People talk openly about the physical, emotional and psychological effects of chronic illness on themselves and their families.  But when it comes to money, people keep it to themselves.  Yet, I suspect it’s one of the most detrimental aspects of living with chronic illness for everyone involved.  It is by far the most stressful part of my life and affects my mood, stress level, health and outlook on life every single day.  The nonchalant comments from other people make it even worse.  I don’t know what the solution is, but putting it out there without shame is a good start.

Call Me Crazy

I’m about to do the unthinkable.   I never thought this day would come, to be honest.  I had to think about it for a couple of months, weigh the pros and cons, and seriously consider the fact that I just might be certifiably insane.  What would I be missing?  Would my life be over?  What the hell will I do with myself?  How will I survive?  Then it struck me like a lightning bolt.  These thoughts are precisely why I need to do this.  I need to shut down my Facebook page.  That’s right.  I said it.  I’m shutting it down.  Not permanently…I’m not that loony.  The plan is to shut it down for the summer.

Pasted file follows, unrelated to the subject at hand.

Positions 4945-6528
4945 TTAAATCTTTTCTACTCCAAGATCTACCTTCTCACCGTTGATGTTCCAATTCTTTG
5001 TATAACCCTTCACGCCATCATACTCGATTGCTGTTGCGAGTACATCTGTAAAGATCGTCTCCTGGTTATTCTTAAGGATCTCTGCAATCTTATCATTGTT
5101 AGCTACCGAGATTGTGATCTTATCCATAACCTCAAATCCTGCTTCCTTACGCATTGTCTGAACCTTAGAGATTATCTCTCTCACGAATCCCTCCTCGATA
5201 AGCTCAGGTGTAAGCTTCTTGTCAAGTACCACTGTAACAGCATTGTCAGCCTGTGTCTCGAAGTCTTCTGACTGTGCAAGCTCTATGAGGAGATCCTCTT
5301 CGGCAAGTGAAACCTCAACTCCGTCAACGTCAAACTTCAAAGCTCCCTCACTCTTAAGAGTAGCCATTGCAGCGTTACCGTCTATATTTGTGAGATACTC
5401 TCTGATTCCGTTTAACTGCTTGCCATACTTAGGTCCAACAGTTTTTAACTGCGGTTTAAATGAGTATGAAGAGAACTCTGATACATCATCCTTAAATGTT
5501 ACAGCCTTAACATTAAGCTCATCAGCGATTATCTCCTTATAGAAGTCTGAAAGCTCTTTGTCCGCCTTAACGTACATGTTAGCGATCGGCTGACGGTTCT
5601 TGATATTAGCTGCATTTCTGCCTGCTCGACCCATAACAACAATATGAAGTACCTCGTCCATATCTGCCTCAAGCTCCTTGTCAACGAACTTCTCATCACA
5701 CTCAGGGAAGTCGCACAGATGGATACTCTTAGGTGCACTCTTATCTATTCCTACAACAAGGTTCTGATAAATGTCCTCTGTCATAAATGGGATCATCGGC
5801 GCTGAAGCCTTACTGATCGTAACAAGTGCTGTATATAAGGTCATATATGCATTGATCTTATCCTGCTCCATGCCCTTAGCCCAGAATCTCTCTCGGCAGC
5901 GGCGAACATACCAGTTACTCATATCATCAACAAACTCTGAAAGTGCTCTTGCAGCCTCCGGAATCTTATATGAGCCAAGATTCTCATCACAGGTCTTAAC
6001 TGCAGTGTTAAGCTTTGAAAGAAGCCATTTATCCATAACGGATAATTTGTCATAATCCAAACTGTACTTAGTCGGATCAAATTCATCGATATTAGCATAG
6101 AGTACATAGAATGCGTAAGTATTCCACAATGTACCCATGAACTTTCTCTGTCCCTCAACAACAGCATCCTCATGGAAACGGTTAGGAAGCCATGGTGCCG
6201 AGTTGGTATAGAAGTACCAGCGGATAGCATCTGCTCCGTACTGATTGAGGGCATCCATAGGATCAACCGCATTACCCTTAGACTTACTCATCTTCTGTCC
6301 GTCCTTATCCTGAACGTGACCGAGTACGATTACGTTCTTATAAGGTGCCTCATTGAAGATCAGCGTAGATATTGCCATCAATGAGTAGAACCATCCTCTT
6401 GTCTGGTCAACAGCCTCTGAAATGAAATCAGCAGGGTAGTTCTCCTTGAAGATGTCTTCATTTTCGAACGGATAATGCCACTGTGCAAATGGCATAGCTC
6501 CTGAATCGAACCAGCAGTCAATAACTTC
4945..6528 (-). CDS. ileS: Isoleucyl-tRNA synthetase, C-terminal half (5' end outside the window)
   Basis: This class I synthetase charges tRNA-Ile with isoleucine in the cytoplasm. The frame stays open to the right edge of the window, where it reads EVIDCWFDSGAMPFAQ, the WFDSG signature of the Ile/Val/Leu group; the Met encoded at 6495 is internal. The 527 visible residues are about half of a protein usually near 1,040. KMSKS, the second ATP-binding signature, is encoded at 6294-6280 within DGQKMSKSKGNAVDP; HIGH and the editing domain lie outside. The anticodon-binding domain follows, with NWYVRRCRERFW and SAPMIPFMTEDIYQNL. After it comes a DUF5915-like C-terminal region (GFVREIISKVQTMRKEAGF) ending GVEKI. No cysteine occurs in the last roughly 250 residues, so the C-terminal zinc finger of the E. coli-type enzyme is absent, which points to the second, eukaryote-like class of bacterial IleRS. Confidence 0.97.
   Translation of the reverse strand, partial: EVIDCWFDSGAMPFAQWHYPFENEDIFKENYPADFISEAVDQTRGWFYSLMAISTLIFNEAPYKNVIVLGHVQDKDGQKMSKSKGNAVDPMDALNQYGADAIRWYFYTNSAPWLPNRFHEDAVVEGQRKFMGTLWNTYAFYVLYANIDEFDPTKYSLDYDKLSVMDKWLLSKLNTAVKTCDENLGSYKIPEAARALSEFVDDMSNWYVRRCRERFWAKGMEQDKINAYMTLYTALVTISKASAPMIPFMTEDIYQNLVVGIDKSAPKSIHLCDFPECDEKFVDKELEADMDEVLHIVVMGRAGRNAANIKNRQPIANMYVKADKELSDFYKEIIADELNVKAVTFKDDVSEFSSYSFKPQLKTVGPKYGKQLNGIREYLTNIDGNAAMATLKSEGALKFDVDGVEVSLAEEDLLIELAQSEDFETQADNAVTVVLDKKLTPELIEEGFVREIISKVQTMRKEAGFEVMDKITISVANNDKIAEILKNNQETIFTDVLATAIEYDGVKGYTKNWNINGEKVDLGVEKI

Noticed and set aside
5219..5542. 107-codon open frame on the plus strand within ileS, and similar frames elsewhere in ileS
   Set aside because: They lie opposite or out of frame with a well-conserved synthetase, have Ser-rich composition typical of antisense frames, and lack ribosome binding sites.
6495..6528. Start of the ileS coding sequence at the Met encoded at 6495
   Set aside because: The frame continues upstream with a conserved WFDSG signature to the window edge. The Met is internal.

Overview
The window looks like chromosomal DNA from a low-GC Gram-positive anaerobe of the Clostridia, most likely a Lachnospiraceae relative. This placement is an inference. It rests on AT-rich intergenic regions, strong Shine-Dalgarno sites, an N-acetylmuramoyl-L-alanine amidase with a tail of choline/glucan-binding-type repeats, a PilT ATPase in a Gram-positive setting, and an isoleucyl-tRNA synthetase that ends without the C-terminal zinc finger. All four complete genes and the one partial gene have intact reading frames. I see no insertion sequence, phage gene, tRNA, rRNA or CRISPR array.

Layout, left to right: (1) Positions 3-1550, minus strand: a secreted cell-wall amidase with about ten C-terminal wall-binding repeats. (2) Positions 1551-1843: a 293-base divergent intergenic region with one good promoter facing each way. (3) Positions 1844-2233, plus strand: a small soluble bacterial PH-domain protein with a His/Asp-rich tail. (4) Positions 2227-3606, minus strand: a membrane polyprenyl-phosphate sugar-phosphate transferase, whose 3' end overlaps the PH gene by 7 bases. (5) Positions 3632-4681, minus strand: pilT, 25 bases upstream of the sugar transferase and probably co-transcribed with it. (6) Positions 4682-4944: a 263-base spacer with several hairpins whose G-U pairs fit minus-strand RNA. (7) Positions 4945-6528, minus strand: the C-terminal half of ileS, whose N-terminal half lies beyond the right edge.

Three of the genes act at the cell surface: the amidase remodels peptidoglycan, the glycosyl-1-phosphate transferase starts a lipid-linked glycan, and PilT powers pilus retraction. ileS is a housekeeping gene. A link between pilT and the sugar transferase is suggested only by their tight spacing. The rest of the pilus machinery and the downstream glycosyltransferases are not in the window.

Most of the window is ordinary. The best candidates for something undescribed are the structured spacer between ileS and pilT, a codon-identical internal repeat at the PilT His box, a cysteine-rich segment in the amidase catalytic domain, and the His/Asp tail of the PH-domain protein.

For the most part, I have enjoyed Facebook over the past few years.  I’ve gotten to know people better, and I like that I can see what’s going on, and share in people’s life events.  But over the past year or so, I’ve found myself more and more irritated with the nonsense and insignificant dreariness that people feel the need to share with the world.  I’m confident that I can make it through my day without knowing where people ate dinner the night before, what cashier is out sick at the local Walmart, and whose kid saved the world from some imminent disaster.  I can manage to drink my morning coffee without seeing someone’s 137,868th  selfie or picture taken by their bff.  Here’s a newsflash:  We all know what you look like…you haven’t changed since yesterday.   I’m also confident that I can survive, and so too will other people survive, if I don’t share the crap I share, too.  Facebook is ultimately a crapfest of who did more, who did it better, who looks better, who went more places, who has a better imaginary life, who has a smarter kid, not to mention those awesome vague posts that are simply an attention-getting tactic.  I need a break.  I spend more time being irritated than I do enjoying.